Posted By on Tue, Jun 24, 2008 at 11:43 AM

Gordon Smith - perhaps stung by Democratic criticism of his penchant for buying ultra-expensive golf clubs and hanging out with fat-cat lobbyists - has canceled his big fundraising golf party planned for next weekend at Bandon Dunes.


"For seven years, according to the invite, Smith has hosted a tournament at the golfing Mecca for his political action committee, Impact America," Jeff Mapes blogs on The Oregonian site.

"The PAC, which Smith has used to help his fellow Republican senators, does seem to attract a who's who of contributions from the Washington lobby, [from] America's Health Insurance Plans PAC to the Walt Disney Productions Employees PAC.

"But, apparently, the private jets won't be flocking to the nearby North Bend Airport next weekend, at least not for the Smith event. Smith's spokeswoman, Lindsay Gilbride, said by e-mail that the event was cancelled because of scheduling conflicts."

Hello? "Scheduling conflicts"? Smith has been having this wingding for seven years, it's the biggest fundraising event on his calendar, and all of a sudden he discovers he's got "scheduling conflicts"?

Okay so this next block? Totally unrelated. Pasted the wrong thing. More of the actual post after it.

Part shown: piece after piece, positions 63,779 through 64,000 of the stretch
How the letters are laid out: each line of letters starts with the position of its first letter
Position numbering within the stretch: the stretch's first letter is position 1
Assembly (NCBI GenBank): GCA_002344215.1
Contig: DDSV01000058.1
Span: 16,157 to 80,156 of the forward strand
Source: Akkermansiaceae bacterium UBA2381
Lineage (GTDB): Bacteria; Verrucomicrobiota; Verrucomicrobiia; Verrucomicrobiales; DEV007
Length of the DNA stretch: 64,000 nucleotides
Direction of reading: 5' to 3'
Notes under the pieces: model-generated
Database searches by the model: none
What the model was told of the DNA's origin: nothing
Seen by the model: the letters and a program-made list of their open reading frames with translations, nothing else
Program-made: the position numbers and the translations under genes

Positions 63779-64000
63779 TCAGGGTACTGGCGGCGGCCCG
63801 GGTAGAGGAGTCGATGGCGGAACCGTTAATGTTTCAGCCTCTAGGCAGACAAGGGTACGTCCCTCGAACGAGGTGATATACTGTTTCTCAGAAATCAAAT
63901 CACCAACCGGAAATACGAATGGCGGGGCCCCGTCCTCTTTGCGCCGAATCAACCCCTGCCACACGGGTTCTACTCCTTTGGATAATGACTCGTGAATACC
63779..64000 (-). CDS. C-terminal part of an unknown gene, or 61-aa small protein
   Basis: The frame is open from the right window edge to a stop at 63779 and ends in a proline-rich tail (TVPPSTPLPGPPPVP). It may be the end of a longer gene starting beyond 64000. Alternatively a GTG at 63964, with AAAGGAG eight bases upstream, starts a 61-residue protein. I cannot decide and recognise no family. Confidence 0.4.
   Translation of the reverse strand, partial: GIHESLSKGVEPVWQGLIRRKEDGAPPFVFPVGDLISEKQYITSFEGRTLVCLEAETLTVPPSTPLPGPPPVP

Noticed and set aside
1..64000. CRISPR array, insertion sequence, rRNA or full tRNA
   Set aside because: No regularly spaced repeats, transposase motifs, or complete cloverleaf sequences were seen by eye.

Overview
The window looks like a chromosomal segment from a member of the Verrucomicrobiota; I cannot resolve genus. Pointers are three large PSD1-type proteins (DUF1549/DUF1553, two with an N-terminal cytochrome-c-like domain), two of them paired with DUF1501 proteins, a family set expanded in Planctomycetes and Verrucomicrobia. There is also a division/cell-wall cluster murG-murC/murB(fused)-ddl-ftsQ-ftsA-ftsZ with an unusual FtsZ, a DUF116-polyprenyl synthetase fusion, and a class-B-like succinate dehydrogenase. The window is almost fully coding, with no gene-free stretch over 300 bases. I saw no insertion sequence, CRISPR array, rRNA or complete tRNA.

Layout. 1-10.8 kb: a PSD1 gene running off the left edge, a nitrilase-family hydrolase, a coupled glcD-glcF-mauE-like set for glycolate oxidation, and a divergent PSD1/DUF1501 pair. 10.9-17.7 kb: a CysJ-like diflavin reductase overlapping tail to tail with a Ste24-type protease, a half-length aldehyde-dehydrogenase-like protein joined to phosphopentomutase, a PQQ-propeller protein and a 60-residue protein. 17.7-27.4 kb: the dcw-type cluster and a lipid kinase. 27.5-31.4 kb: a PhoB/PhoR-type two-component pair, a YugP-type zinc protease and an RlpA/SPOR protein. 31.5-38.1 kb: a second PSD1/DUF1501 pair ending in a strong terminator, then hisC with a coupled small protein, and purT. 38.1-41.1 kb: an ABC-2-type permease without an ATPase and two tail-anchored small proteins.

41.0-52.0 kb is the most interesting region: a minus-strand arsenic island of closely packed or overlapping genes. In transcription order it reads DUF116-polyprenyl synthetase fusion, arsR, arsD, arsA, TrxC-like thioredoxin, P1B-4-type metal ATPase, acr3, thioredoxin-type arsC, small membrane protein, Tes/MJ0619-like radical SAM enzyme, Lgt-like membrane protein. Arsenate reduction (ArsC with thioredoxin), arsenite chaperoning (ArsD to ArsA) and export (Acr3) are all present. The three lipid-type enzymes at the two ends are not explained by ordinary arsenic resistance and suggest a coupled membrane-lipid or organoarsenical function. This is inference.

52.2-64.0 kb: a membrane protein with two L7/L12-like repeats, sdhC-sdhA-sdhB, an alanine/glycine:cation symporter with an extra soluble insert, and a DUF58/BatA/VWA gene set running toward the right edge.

Kari Chisholm on BlueOregon offers a few alternative explanations:

"He didn't want to be photographed hanging out with a bunch of special interest lobbyists."

"It was a flop, and not enough big-money lobbyists RSVP'd."

"The lobbyists were cool - but his fellow senators ... let it be known that THEY didn't want any money from Smith."

"Smith just didn't want to endure more questions about his million-dollar putter. After all, rule number one of damage control is - when you're in a hole, stop digging."

"This is all just a giant head-fake. Like the security team at a mega-celebrity wedding, the Smith team is waving off the press and the paparazzi. Anybody near Bandon want to visit the golf course to check it out? Don't forget your video camera ... "

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Friday, June 20, 2008

Smith Gets Country-Clubbed

It's an old story, but Oregon Democrats are still hoping to score political points with it: Gordon Smith once paid more than a million dollars

Posted By on Fri, Jun 20, 2008 at 10:00 AM

It's an old story, but Oregon Democrats are still hoping to score political points with it: Gordon Smith once paid more than a million dollars for four golf clubs.


Smith, who is a very wealthy man thanks to his family's frozen food processing business in Pendleton, paid $1.25 million for the four antique clubs, including a 16th century putter once owned by King James IV.